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The Jordan River

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The Jordan River

The Middle East region is known not only for its ideological, religious, and geo-political differences and disputes but also for the fact that it is extremely arid. The scarcity of water is connected to meteorologic, geographic and demographic factors. Jordan and Israel are highly dependent upon the Jordan River. Jordan, however, is facing another environmental problem which increases the state's dependency on the water of the Jordan River, (Abu-Taleb, 1994).

The need for water and the continuing hostility between Israel and the surrounding Arab states has placed the Jordan River as a central bargaining chip since Israel's establishment in 1948. The Israeli War of Independence was rooted in the fact that the Arab countries considered the State of Israel to be illegitimate. Connected to these declarations, the Arab states have persistently denounced the unilateral diversion of the Jordan River as completely illegal. The Israeli response has been that the surrounding Arabs nations were never willing to let Israel exist in peace. These historical disagreements intertwine with the dispute between Israel and Jordan in which the Jordan River plays a main role.

In order to understand the core of the conflict between Israel and Jordan around the Jordan River, it is important to note the different perceptions of water between the two countries. Jordan, as part of the Arab world, perceived the water problem as part of the Arab-Israeli conflict. Therefore, for Jordanian, water was always a matter of an Arab national pride (Copaken, 1996). For Israel, as a young country, water seemed to be an integral part of territory and a necessary resource for development (Copaken, 1996).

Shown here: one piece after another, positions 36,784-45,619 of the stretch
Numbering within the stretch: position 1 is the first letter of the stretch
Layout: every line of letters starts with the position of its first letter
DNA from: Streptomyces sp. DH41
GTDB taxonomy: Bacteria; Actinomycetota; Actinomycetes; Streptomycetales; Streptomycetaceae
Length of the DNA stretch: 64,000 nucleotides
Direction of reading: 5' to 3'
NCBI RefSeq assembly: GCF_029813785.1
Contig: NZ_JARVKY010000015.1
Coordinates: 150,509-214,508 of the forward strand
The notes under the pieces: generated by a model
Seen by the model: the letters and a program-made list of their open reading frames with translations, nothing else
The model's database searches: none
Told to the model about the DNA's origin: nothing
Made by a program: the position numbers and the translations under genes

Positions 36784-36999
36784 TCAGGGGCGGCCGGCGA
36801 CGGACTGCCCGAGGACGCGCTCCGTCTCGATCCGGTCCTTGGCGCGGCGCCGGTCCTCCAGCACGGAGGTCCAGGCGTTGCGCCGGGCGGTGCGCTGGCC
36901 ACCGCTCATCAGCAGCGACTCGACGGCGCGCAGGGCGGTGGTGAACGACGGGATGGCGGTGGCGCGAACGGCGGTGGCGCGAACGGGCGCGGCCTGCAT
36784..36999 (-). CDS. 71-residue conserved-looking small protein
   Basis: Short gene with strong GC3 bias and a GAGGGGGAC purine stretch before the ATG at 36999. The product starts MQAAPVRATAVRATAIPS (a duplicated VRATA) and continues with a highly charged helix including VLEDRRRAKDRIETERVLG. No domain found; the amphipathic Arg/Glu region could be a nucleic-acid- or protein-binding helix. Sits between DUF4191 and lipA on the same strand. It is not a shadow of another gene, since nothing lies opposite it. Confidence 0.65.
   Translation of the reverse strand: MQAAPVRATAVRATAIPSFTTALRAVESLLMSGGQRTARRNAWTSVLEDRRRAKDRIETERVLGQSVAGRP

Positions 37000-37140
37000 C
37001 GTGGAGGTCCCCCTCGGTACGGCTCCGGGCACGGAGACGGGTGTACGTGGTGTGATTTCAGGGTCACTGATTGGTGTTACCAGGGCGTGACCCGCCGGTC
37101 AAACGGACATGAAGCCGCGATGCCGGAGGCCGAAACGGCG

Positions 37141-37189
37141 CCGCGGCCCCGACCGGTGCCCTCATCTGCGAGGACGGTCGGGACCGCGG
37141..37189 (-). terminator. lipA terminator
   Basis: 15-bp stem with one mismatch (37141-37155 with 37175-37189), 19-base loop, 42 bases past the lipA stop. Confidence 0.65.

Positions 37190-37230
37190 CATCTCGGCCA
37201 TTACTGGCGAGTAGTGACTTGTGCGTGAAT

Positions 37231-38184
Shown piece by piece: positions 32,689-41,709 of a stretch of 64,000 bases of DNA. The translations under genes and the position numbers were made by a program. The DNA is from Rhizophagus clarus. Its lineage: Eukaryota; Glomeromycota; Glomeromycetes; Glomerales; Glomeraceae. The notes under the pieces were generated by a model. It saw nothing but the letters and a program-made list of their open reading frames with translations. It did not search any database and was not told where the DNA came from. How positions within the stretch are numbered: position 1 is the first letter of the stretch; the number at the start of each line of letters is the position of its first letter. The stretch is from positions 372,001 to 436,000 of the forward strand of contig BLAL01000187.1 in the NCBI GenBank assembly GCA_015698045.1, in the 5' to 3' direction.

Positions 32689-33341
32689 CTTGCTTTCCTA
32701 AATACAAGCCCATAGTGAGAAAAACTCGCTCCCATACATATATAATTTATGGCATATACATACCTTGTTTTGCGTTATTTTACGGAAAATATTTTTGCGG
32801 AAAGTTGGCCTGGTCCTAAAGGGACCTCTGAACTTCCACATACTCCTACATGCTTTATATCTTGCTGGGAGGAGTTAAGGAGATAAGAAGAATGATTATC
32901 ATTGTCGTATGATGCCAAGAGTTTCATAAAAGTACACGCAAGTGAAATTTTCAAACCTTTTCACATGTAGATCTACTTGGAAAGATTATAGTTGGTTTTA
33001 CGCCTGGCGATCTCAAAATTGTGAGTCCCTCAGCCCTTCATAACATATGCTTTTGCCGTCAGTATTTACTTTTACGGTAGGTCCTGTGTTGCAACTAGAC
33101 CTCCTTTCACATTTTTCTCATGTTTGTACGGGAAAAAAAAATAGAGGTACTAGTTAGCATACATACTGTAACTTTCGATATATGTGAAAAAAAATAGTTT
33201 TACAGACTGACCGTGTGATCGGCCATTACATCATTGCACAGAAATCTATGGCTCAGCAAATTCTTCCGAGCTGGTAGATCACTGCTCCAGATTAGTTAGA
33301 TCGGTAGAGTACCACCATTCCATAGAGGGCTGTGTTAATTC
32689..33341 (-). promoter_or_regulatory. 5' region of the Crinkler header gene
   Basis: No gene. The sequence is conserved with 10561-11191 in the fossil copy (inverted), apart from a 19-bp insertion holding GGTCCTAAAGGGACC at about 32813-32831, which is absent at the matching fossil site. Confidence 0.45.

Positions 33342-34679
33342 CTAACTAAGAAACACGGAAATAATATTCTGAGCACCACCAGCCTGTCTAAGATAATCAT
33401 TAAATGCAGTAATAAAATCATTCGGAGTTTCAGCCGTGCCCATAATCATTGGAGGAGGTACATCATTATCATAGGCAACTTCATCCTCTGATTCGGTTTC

As the population of Israel grew, the reliance on the Jordan River grew to over 50 percent of their water wage. In the early 50's Israel created a National Water Carrier to transport water from the Jordan River and the Sea of Galilee to the Negev desert. These new waterways permitted cultivation of additional desert land. However, in the eyes of Arab nations in the 1950's, the National Water Carrier became a symbol of Israel's aggressive expansionism. In an attempt to settle the water dispute, American President Eisenhower appointed Eric Johnston as mediator (Cooley, 1984). Negotiations between Arab states and Israel on regional water-sharing agreements continued for more than two years with no actual success beyond a cease fire.

Following more than 10 years of silent tensions, the conflict flared again. The Syrian government, inside its borders, attempted to divert the Banyas River which is one of the Jordan River's tributaries. This was followed by three Israeli army and air-force attacks on the site of the diversion. These incidents regarding water issues led up to the outbreak of the Six-Day War in June 1967 between Israel against Syria, Jordan, and Egypt. During that war, Israel captured the Golan Heights and the site of the Banyas headwaters, which enabled Israel to prevent the diversion of the Banyas by the Syrians. Israel also gained control of the West-Bank, the Jordan River as well as the northern bank of the Yarmouk (Cooley, 1984).

In the year following the Six-Day War, Israel increased its water use from the Jordan River by 33 percent. Jordan, on the other hand, lost significant access water from the Jordan River. The Jordanian's plans to expand usage of the river and its cannel system had to be terminated per the outcome of the war. Following the war, a large percentage of the sources of the Jordan River were controlled by Israel. In addition, Palestinians also took control over large sectors of the Jordan Valley that held these source waters (Reguer, 1993).

For Israel, the West Bank valley became a key water source because of its underground flow of water and wells. In order to provide water to north and central parts of the county, Israel depends on the water that comes from the Golan Heights as well as this area. These water sources are



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